Archive for Happiness

The Pleasures of Chanukah

There’s an interesting story told by Rabbi Isaac Olbaum at one of his lectures about Rav Levi Bardichiva that teaches an important lesson about the pleasures of Chanukah in which we’re in the midst of celebrating:


Rav Levi Bardichiva once walked into a room where his friends convened. He found it quite odd that they stopped their conversation so abruptly as if they were hiding something from him. After he pressed the issue, they confessed that they were embarrassed at the topic of conversation and felt he would think they were wasting valuable time that could be spent learning Torah. The friend mentioned how they marveled and were so impressed with the exquisite mansion of Count Potosky.



Count Potosky was a very rich man who had a son who was executed by the non-Jews because he converted to Judaism. The gentiles gave Potosky’s son an ultimatum: either convert back or be executed. He said ‘I’m staying a Jew’. Soon after, young Potovsky was hung and then burned, and many years later, a tree grew from his ashes. Till this day, people would point to that tree and tell you the story of Potosky.



Apparently, the friends of Rav Levi were admiring how rich he was and how he would indulge in all kind of pleasures. Rav Levi responded, ‘Did Potosky light the candles of Chanukah?’ Obviously he didn’t; but if he did, Rav Levi seems to imply, that would be the most pleasurable moment he would have experienced.



What is so special about lighting Chanukah candles?



The Rambam (Maimonides) who, besides being an authority on medicine, was a tremendous halachic figure (expert on Jewish law), is quoted as saying, ‘The sages enacted these eight days as eight days of happiness and praise (Hallel). What constitutes happiness? Happiness is interpreted as having meat and wine. Apparently, this is what gives pleasure to the body and soul. Every time there is a reference to ‘happy’, a meal is required. After a delicious meal then he’s able to sing praise (Hallel).



However, we know a meal is not required on Chanukah. Do you mean to tell me that lighting the candles is a substitute pleasure for the meal? How so?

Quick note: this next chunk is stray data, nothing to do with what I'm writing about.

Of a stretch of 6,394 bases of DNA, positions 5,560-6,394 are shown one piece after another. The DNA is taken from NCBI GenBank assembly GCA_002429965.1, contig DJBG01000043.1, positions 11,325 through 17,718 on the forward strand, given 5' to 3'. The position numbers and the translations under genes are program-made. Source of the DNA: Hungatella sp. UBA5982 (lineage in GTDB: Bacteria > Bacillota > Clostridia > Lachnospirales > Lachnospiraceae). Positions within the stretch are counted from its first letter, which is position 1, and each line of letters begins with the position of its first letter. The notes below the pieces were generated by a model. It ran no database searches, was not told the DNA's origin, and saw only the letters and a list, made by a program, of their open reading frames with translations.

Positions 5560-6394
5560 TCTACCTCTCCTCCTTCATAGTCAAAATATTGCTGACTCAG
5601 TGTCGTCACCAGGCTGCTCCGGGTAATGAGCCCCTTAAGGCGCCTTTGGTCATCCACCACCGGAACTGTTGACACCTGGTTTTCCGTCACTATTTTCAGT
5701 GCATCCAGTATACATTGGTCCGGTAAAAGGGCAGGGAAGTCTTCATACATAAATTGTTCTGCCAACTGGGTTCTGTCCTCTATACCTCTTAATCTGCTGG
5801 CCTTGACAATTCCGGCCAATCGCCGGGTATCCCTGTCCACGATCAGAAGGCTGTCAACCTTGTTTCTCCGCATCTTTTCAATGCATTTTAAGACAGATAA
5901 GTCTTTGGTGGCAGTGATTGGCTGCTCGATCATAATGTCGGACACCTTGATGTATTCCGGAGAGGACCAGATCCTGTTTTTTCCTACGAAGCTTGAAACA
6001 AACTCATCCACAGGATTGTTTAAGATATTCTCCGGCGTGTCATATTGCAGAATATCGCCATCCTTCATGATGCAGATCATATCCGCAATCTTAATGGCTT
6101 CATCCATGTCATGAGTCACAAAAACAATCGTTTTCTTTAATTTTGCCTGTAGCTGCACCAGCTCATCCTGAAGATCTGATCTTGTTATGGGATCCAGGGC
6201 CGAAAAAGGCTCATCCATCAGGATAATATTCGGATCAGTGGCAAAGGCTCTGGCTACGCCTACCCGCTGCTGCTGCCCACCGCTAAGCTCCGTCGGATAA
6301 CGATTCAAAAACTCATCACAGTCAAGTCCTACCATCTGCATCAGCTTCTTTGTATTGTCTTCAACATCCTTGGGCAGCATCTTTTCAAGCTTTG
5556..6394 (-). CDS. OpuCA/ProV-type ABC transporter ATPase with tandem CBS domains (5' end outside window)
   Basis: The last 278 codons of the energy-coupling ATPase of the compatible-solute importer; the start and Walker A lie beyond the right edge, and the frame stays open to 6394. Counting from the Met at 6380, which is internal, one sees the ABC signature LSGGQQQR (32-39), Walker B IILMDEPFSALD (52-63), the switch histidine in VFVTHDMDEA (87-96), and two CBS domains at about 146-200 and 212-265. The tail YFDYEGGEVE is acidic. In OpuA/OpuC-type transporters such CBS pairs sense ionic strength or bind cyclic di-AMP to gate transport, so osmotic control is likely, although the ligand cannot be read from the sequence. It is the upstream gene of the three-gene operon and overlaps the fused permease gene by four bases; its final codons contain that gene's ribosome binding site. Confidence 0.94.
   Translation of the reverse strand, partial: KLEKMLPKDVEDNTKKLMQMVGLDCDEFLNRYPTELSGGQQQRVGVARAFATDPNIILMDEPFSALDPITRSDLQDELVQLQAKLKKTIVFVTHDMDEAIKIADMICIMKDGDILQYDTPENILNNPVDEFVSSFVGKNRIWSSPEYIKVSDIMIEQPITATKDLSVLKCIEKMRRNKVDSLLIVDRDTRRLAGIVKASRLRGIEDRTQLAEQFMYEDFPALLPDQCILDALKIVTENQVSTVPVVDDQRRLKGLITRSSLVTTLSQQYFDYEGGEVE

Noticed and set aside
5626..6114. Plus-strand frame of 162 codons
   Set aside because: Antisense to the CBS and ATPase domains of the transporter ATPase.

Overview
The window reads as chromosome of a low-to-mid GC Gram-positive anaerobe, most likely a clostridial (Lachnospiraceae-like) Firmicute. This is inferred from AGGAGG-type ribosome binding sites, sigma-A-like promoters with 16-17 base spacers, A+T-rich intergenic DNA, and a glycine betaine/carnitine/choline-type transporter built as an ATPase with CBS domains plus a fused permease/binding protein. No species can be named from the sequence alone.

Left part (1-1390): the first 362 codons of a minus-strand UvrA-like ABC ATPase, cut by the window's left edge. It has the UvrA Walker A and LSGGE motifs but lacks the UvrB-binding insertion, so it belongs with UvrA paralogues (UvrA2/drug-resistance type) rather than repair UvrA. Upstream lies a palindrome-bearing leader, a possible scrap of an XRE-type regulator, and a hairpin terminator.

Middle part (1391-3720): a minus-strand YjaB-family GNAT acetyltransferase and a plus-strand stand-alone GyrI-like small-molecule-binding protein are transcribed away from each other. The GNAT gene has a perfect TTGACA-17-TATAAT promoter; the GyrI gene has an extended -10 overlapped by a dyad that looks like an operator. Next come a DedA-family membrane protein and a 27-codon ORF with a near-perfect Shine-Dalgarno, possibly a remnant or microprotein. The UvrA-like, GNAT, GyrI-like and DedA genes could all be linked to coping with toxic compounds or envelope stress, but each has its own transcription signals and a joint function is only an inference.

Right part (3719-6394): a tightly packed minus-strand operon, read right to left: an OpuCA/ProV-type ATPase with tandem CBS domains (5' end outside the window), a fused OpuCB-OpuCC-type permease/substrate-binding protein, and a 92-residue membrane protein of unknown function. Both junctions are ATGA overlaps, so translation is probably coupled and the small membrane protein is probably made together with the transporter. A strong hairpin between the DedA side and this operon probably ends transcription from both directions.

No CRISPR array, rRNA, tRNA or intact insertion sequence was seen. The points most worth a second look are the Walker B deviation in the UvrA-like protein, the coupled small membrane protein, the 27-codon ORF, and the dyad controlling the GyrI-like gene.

Chanukah is often compared to the holiday of Purim; but why is a meal required for that holiday and not this one?



In the story of Chanukah, the Greeks didn’t want to kill us; they wanted to embrace us. Their goal was to destroy us spiritually (no Shabbat, no brit milah, etc). Purim, the wicked Haman wanted to destroy us physically. Therefore, we counter back by using our physicality and getting a pleasurable experience with a lavish meal. We use the physicality as a gratitude to G-d. On Chanukah, though, we use the spirituality as gratitude.



‘Everything is from the heavens except fearing G-d’. Although one has to make an effort, for the most part, we have a hard time controlling our lives whether it is making money, marriage, kids, and death. Many aspects of life are determined by the heavens with the exception of spirituality, which is determined by you. It’s our choice whether to keep Shabbat, keep kosher, and be nice to people. It’s in our hands, we’re in control.



So what are the pleasures of Chanukah? We”ll get a better picture from a little glimpse of history. Achav was the wicked king of Israel (kingdom was split Israel and Judea). The Gemarah says he has no share in the world to come. At the time, Aram, the neighboring country who was superior in might, was at a state of war with the Israelites. Aram sent a team to Achav with their demands of surrender. These demands included the Israelites to give up their possessions, wives, and children. Achav was listening and agreeing to the surrender demands. Then they said ‘give up your object of desire, your Sefer Torah.’ ‘Absolutely not!!’ he said, ‘we’ll go to war with you first!!’ he answered back. The Israelites went to war with Aram and won.



Achav, whose reputation as a rasha is unprecedented, violated everything in the book. Why all of a sudden did he say no? What does he care about a Sefer Torah? We see how a Jew can be so complex in his behavior. Every Jew has a certain Jewish pride, a deep down caring about his religion, about his people. When push comes to shove, a secular Jew will bang on the table and declare ‘I’ll show you what it means to be Jewish’. Perhaps this is the reason we are required to light the menorah by the window so that the whole world can see what miracles G-d did for his chosen people. We show the world, but for the most part, it is for us to feel good about ourselves. We light the menorah with pride like the Maccabees lit after they miraculously defeated the mighty Greek army. The pride in doing so should bring out a tremendous pleasure.

The Price of Fame & Talent